The FAQ says the support provided will vary based on the situation, but may come from the Dean of Students office, the Communications office, Campus Safety offices, counseling resources, and/or other offices and resources depending on the situation.
The FAQ further advises students to monitor their social media accounts’ privacy settings and follow the sites’ procedures for reporting unwanted harassment or doxxing.
“In more aggressive or damaging situations, student conduct hearings, reputation protection services, and law enforcement are additional alternatives, as is civil legal action, if factually supported,” the page adds.
Scripps College and Claremont McKenna College policies align with those of Harvey Mudd and Pomona, and begin when students reach out to administrators for support.
Scripps recently updated its harassment and discrimination policy to specifically prohibit online harassment, Karen Bergh, Scripps' spokeswoman, told TSL.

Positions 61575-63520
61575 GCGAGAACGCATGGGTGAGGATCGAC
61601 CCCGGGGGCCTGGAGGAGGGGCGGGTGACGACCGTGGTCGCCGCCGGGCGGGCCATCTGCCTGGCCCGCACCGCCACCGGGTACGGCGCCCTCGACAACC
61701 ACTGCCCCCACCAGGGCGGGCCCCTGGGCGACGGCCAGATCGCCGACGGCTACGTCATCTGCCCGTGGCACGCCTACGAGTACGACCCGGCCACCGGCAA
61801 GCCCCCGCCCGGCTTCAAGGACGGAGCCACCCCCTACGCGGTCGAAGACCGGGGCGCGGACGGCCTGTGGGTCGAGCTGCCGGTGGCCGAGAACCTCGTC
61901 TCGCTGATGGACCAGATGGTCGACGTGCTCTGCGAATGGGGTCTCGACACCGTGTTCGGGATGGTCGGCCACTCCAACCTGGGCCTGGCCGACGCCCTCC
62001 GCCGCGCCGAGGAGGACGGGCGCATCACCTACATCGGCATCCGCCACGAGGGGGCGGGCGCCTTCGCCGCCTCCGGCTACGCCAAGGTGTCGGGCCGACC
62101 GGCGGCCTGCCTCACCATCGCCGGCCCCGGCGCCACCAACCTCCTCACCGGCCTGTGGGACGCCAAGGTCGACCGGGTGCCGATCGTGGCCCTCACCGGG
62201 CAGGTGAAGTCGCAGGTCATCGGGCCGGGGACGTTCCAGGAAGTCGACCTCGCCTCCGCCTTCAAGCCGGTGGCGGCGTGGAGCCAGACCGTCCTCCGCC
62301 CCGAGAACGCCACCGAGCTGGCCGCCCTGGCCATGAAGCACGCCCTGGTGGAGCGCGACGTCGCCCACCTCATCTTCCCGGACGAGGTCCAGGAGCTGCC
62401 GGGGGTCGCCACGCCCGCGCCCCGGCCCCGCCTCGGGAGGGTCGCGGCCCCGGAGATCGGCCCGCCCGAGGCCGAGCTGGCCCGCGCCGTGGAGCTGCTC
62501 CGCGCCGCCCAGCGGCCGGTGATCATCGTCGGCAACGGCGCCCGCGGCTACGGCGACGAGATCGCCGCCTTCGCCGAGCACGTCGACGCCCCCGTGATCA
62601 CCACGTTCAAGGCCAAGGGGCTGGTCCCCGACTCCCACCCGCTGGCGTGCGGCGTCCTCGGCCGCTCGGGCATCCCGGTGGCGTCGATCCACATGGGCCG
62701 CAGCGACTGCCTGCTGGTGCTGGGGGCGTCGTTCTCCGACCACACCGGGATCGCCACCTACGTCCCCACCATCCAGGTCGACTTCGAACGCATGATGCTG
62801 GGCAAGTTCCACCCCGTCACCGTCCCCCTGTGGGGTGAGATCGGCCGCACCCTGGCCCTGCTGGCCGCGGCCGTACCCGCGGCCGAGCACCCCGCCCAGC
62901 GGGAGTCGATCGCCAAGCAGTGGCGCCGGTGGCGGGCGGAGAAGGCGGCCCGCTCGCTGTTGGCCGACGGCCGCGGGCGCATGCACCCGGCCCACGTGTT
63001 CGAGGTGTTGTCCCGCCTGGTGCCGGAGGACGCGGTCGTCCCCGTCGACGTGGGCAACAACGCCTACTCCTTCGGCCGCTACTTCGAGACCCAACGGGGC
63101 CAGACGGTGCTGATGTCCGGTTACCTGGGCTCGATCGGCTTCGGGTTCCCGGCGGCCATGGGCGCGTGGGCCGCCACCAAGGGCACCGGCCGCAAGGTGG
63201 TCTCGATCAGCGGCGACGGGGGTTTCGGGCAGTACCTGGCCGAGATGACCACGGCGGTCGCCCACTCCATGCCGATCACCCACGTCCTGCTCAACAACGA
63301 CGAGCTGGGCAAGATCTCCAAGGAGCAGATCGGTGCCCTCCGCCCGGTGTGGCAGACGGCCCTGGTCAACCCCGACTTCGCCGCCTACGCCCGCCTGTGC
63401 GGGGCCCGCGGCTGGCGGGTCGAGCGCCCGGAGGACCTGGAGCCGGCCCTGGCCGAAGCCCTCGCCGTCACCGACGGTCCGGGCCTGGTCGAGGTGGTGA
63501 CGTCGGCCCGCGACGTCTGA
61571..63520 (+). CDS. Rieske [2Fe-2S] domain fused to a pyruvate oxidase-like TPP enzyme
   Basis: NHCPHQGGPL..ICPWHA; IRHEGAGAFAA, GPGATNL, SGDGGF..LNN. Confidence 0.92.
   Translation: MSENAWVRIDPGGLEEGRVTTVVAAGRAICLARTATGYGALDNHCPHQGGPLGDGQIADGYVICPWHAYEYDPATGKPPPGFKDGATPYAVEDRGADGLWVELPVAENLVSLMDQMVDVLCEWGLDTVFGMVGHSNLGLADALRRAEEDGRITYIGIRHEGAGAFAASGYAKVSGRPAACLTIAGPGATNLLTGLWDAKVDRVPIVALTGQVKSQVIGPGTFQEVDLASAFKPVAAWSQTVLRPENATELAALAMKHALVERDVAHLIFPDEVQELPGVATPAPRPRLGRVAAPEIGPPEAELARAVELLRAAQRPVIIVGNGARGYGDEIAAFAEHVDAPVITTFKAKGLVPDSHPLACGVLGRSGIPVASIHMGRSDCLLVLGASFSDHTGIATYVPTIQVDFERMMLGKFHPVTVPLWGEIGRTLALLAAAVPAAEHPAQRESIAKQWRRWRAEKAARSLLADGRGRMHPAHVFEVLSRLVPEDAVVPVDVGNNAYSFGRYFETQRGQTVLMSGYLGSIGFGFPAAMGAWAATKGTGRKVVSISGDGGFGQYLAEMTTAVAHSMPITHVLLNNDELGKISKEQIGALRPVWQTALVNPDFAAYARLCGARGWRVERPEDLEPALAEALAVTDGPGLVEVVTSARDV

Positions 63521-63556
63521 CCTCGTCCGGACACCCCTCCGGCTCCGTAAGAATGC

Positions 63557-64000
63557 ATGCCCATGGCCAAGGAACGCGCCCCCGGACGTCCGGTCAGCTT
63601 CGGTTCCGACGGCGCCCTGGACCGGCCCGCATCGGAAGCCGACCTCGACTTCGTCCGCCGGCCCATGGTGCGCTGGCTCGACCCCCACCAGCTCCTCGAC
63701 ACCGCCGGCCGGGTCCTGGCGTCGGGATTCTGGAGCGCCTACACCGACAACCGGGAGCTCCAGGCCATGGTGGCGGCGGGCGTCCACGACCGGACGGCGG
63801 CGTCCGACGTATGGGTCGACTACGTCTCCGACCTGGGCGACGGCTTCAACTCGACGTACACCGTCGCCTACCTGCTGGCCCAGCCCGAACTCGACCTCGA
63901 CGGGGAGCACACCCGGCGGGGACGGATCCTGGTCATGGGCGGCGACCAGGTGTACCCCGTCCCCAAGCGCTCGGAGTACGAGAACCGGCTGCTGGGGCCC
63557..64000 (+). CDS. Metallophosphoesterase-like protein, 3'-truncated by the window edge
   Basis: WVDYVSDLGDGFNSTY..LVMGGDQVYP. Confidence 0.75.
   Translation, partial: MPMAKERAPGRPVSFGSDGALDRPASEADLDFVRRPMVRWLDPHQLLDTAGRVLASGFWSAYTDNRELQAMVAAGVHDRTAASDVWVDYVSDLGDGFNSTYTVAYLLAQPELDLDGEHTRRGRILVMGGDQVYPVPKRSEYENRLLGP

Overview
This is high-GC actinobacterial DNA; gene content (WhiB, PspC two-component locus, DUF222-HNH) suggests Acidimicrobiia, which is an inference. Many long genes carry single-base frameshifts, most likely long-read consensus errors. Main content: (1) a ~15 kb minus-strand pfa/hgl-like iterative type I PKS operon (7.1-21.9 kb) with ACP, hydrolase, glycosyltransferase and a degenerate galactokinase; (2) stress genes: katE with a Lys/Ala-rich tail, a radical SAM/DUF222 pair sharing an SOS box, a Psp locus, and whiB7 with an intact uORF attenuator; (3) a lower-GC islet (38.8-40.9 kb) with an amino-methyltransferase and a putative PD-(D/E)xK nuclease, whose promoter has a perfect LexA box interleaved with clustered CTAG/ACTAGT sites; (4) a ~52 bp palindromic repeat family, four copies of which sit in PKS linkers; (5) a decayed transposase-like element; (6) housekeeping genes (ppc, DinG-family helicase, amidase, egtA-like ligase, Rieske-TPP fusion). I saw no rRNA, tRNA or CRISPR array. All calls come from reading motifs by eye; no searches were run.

CMC students who experience harassment based on protected class status can also contact chief civil rights officer Nyree Gray, and all students can make an anonymous report through the CMCListens portal, CMC spokeswoman Joann Young told TSL.
Representatives of Pitzer were unable to provide TSL with a comment on before press time.
Some students who have experienced these situations firsthand said their colleges’ responses were inadequate.
Alegría Martinez PZ ’18 and two of her friends, who painted the hoop earrings mural, were harassed online and received a death threat from individuals outside the colleges after they were named in a Claremont Independent article that was picked up by national conservative media.
When the Independent article was published and they began receiving personal threats, the students expected a Pitzer representative would reach out to support them, but were disappointed.
“We didn’t actually have anyone reach out to us – we had to go to them, so that was kind of frustrating,” she said. “I’m a Resident Assistant, and I was thinking first maybe my Residence Director would come talk to me about the whole thing.”
The day that Martinez’s friend received a death threat, the three students contacted Pitzer administrators and met with Vice President for Student Affairs Brian Carlisle, the RDs, and Kirsten Carrier, Pitzer’s director of residence life.